Mr Isaac’s The Spanheim

The Spanheim, from Mr Isaac’s 1706 A Collection of Ball-Dances Perform’d at Court, was one dance I had never learnt until now. It took me while to settle into its steps and figures, but once I became more familiar with the choreography I really enjoyed working on it. I have already mentioned this duet in some of my other posts about Mr Isaac’s dances and these are listed at the end of this one.

The music for this choreography is a gigue (or perhaps an English ‘jigg’ – a point it would be interesting to be able to discuss further). It has the musical structure AABBCCDD played through twice (A=4 B=6 C=4 D=6) to give 80 bars of music and dancing. There has been some doubt about when the duet was created and danced at court. In her 1985 thesis, Carol Marsh suggested that it could be dated between 1701 and 1705, pointing out that the music appeared not only in The Second Book of the Lady’s Banquet, published in 1706, but was also used in 1705 for a country dance. The title is said to refer to Ezekial Spanheim (1629-1710), Prussian ambassador to the English court from 1702. However, the chance discovery of a reference to a court ball suggests that The Spanheim was first danced in 1703 and that it might well have been named after Spanheim’s daughter Mary Ann, then aged around twenty. The reference comes from a letter written by E. Hinde to Mary Foley and dated 20 February 1703, transcribed in an article by Rob Jordan ‘An Addendum to The London Stage 1660-1700’ (the full citation is given at the end of this post).

‘The Birth night was solemnised with much joy. ye Court very Splended. … The Lady Manchester a head & Ruffles £200: all lace – who with Madamosll Spanheim, were ye two principal Dancers. ye Latter Dancing a perticular one, wch none but ye person who was her parttener knew … The Queen stay’d till ½ a hour after 11 & ye Company Danc’d Countrey Dances till 4 in ye Morning.’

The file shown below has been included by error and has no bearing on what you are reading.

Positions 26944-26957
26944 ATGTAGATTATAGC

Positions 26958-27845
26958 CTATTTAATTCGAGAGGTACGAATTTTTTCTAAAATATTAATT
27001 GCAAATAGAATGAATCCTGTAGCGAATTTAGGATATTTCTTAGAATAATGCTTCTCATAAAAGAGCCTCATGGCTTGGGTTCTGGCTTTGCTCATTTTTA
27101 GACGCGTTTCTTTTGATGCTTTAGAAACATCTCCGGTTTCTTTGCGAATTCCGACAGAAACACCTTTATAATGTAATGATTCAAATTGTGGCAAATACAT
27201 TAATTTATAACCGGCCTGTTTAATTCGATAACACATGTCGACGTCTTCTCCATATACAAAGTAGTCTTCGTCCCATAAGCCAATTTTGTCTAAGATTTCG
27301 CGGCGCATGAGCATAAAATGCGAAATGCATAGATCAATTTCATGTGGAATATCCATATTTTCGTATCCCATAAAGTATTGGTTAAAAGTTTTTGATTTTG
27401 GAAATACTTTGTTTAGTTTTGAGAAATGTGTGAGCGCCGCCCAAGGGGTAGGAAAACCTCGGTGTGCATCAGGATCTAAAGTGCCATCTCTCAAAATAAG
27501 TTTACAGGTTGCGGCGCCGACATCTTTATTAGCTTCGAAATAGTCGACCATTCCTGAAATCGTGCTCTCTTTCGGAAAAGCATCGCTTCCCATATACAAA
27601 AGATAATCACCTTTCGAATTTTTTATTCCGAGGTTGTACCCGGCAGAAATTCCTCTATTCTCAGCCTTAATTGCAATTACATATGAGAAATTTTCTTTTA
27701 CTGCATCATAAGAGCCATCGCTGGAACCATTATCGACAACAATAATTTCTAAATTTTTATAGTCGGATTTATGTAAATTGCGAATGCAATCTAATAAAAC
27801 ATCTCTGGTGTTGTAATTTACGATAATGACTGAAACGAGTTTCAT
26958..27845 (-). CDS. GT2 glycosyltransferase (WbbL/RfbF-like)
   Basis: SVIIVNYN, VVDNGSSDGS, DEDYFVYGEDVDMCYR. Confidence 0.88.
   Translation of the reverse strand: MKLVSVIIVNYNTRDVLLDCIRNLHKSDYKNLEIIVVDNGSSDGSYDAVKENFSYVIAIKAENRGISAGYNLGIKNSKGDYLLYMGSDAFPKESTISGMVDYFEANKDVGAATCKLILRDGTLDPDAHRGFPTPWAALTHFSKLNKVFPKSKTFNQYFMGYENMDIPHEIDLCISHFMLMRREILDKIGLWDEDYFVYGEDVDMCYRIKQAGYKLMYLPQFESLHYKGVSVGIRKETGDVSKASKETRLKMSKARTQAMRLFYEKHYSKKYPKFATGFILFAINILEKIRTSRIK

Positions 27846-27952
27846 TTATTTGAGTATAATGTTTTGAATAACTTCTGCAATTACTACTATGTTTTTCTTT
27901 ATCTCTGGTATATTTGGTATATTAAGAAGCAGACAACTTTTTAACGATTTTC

The reference to Mlle Spanheim’s dance supports the idea that this was The Spanheim, but who might her partner have been?

Isaac’s choreography for The Spanheim has two motifs in particular – paired steps and repeated sequences (the latter usually with an element of variation). I will look at some examples of these, which are also intertwined. The dance begins and ends in mirror symmetry, but the couple are in axial symmetry for most of the time. The figures are not entirely straightforward, at least on the page. The relative placing of the two dancers is sometimes misrepresented by the needs of the notation, for example making it uncertain whether they actually face each other up and down or across the dancing space. This is occasionally corrected between the plates (as with the end of the notation on plate 2 and the beginning on plate 3) but sometimes has to be inferred (as on plate 3 with the figure on a right line). John Weaver, the notator of the six dances, may still have been finding his way into this new skill. It is also worth noting here that around half of the steps in this dance incorporate jumps, so it is quite lively.